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Since Pandemic, Many Oakland Residents No Longer Feel Safe

The red-tipped bullet pierces skin and melts into it, says Javier Velasquez Lopez. The green-tipped bullet penetrates armored vests. The hollow-tipped bullet expands as it tears through bodies. At 19, Velasquez Lopez knows a lot about ammunition because many of his friends own guns. They carry to defend themselves in East Oakland, where metal bars protect shop windows and churches stand behind tall, chain-link fences.

Some people hide AR-15-style assault weapons down their pants legs. emergency room visits for firearm injuries among children doubled during the pandemic. “It doesn’t feel safe. Wherever you’re at, you’re always anxious,” said Velasquez Lopez. “You’re always wondering what’s going to happen.” Last year, two gunmen in ski masks stormed his high school, killing a school district carpenter and injuring five other adults, including two students, reports KFF Health News on CNN.

Oakland won acclaim a few years ago as a national model for gun violence prevention, in part by bringing police and community groups together to target the small number of people suspected of driving the gun violence. Then the COVID-19 pandemic shut down schools, businesses, and critical social services nationwide, leaving many low-income people isolated and desperate — facing the loss of their jobs, homes, or both. The same year, police murdered George Floyd, a Black man in Minneapolis, which released pent-up fury over racial discrimination by law enforcement, education, and other institutions. James Jackson, CEO of the Alameda Health System, says Wilma Chan Highland Hospital Campus has an opportunity to help break the cycle of violence. Jackson is among a growing chorus of health experts who describe gun violence as a public health crisis that disproportionately affects Black and Hispanic residents in poor neighborhoods. While the pandemic has retreated, gun violence has not. Oaklanders are overwhelmingly upset about the rise in violent crime — the shootings, thefts, and other street crimes. At town halls, City Council meetings, and protests, residents say they no longer feel safe. Programs that worked a few years ago don’t seem to be making a dent now. City leaders are spending millions to hire more police officers and fund dozens of community initiatives, such as placing violence prevention teams at high schools to steer kids away from guns and crime.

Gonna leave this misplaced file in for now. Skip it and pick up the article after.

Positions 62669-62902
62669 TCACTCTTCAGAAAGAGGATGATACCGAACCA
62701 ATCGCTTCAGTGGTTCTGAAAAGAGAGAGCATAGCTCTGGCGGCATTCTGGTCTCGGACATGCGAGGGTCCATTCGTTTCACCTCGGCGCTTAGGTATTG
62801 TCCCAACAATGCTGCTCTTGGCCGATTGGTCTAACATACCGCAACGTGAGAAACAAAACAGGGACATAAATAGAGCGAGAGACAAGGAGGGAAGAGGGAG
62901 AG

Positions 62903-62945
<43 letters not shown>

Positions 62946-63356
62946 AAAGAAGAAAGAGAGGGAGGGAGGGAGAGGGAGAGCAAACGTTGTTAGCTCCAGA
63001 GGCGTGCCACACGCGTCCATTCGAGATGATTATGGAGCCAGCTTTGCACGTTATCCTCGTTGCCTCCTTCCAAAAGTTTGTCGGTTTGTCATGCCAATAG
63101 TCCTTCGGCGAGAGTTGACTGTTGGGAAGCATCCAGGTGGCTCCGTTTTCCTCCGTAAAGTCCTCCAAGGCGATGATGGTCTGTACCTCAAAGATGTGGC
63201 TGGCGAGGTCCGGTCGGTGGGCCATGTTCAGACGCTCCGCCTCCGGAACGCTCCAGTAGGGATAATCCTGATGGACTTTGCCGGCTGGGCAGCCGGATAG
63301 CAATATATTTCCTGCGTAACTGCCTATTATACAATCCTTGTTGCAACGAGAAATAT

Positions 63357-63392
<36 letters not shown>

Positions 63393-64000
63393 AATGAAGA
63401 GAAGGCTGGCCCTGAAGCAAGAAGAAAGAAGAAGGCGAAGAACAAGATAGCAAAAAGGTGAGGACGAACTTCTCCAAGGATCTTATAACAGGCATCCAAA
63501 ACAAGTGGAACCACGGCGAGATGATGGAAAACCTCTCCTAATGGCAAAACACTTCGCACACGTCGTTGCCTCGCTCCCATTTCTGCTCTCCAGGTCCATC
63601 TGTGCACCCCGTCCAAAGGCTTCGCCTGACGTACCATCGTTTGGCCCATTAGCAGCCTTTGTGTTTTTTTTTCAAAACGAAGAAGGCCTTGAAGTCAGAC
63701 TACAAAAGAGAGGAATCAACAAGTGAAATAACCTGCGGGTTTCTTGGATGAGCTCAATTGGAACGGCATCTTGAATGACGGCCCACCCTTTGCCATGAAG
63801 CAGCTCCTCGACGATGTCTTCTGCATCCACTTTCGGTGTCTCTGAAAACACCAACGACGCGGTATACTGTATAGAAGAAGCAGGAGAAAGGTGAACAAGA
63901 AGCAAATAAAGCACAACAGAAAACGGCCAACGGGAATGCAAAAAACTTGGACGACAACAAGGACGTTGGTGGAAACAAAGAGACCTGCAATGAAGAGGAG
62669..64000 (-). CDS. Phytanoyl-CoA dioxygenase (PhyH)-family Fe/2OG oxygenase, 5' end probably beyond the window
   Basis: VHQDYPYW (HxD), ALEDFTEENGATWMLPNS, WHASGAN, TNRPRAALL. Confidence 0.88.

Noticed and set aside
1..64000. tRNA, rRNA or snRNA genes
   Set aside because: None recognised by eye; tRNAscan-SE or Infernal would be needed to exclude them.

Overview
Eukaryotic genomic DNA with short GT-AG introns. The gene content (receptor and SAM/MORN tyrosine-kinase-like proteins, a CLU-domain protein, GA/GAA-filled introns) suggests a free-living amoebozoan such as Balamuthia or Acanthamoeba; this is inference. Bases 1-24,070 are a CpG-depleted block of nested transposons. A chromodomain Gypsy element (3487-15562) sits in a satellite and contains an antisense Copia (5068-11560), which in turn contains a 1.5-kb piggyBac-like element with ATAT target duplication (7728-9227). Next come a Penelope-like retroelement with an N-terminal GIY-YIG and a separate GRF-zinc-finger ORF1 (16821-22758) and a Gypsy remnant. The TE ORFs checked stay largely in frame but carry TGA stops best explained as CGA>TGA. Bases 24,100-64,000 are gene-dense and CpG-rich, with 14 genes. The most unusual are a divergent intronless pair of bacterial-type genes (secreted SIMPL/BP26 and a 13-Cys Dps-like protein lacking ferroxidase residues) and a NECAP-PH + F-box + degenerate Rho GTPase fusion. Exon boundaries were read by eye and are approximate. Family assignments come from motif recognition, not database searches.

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A daily report co-sponsored by Arizona State University, Criminal Justice Journalists, and the National Criminal Justice Association

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